July 28, 2011
Imagine a merchant’s paradise. Here, stores and restaurants extract as much money as possible from customers, rather than driving them away with exorbitant prices or settling for heavy discounts. Here, business is steady, rather than alternating between lulls and lines stretching around the block.
ThinkNear, which just raised $1.6 million in funding in a round led by IA Ventures, is working to make that dream a reality. Part of the 2011 TechStars New York class, ThinkNear allows merchants to offer deals to nearby customers that vary based on factors like weather, traffic, and local sporting events.
“Merchants leave a lot of money on the table,” says cofounder Eli Portnoy, a former product manager at Amazon. “We’re smart about when we help small businesses get customers.”
That smartness takes the form of an algorithm that tries to estimate how busy businesses are and adjusts time-sensitive deals accordingly. Merchants simply input their slow hours and the maximum discount they’re willing to offer, and coupons show up as ads and alerts in apps that have integrated with ThinkNear, such as Socialite. The service launched in New York City and is headed to Los Angeles next.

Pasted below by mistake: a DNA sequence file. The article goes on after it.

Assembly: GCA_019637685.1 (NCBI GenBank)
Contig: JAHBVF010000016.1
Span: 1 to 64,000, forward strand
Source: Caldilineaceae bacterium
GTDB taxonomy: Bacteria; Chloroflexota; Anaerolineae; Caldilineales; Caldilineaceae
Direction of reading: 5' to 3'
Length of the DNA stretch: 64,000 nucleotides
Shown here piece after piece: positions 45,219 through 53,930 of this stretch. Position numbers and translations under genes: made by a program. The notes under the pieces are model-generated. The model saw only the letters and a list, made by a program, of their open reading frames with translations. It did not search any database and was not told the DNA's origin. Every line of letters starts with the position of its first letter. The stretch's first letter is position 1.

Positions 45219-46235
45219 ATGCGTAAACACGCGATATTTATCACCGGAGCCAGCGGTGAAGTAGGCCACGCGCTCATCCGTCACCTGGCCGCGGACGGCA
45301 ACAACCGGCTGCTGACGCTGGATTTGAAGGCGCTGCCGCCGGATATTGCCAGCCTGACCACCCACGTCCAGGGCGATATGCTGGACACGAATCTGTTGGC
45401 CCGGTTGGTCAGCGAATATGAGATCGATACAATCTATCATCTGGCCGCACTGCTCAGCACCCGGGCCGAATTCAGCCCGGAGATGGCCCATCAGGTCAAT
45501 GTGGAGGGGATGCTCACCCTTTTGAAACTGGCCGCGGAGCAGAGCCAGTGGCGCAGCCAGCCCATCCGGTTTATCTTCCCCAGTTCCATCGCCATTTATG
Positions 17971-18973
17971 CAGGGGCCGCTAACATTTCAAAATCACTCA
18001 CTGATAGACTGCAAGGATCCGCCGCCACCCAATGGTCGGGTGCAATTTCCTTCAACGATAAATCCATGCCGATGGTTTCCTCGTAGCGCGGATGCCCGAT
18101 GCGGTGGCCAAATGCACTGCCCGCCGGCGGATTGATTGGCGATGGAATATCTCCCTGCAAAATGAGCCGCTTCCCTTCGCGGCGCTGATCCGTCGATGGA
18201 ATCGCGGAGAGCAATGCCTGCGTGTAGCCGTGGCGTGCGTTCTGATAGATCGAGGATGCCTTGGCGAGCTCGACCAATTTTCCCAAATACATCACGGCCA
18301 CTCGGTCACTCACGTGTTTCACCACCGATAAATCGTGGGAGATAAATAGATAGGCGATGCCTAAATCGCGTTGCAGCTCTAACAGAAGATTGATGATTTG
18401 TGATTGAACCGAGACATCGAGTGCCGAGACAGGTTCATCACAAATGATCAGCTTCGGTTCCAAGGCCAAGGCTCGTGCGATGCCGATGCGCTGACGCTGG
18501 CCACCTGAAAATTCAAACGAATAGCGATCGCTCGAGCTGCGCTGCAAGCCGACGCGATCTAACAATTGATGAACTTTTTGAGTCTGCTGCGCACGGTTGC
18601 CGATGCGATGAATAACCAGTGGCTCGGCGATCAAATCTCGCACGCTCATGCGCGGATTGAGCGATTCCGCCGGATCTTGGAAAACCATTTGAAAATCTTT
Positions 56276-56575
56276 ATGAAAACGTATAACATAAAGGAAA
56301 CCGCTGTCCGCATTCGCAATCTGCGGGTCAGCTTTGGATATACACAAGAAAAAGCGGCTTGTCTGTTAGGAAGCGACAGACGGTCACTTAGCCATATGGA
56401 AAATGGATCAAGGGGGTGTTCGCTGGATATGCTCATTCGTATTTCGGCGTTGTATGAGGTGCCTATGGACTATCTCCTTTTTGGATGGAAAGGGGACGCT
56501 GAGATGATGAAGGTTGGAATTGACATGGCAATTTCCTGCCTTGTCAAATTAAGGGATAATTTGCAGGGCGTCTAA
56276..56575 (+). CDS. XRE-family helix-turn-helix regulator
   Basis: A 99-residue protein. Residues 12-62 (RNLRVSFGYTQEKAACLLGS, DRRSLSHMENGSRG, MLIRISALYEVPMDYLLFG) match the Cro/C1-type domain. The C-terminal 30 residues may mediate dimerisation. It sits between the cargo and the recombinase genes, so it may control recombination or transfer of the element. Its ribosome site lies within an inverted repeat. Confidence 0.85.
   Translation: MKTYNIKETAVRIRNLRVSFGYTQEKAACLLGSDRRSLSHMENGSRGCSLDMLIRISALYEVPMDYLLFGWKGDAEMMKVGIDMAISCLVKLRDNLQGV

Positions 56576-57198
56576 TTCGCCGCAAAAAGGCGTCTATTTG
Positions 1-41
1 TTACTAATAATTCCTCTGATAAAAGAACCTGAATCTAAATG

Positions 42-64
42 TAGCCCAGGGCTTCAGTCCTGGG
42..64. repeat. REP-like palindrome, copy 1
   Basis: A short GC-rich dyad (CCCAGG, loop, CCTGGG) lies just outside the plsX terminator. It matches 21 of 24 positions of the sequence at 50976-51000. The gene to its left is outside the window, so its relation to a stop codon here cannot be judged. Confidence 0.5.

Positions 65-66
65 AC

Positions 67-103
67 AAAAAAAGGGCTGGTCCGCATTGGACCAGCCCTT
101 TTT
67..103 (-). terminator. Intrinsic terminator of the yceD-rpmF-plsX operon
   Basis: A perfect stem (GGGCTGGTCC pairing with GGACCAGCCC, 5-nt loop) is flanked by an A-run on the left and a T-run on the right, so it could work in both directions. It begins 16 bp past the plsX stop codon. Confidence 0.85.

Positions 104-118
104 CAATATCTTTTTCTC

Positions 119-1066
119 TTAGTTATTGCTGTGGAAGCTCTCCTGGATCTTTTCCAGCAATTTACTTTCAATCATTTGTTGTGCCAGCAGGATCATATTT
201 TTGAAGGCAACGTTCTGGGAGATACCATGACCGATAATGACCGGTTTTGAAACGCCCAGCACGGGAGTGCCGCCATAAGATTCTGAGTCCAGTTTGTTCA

ThinkNear’s own pricing scheme shows just how confident they are: merchants can try it for free for three months, then pay $99 per month thereafter. And in contrast to some traditional advertising, ThinkNear sends daily data reports on coupon redemption, which they use to craft better ads and which merchants can use to modify their discount settings.
As far as competition, Portnoy says, ThinkNear is facing off with everyone helping merchants attract more customers. That includes daily deal sites, and especially Groupon, which recently partnered with Loopt to send instant-deal alerts to nearby subscribers. But merchants are ambivalent about daily deals, and ThinkNear could have an edge—merchants may save money by targeting fewer customers with smaller discounts, and they definitely save the time normally spent negotiating with deal sites. And while Qcue has brought dynamic pricing to sports and entertainment, few services seem to be available in other industries.
In location-based advertising and deals like ThinkNear, one big differentiator will be user experience. I, for one, wouldn’t want to be constantly receiving text messages for nearby deals from dozens of sites, but I wouldn’t mind ads appearing on my mobile browser. Winning companies will reach customers without barraging them—making the merchant’s paradise the customer’s paradise, too.
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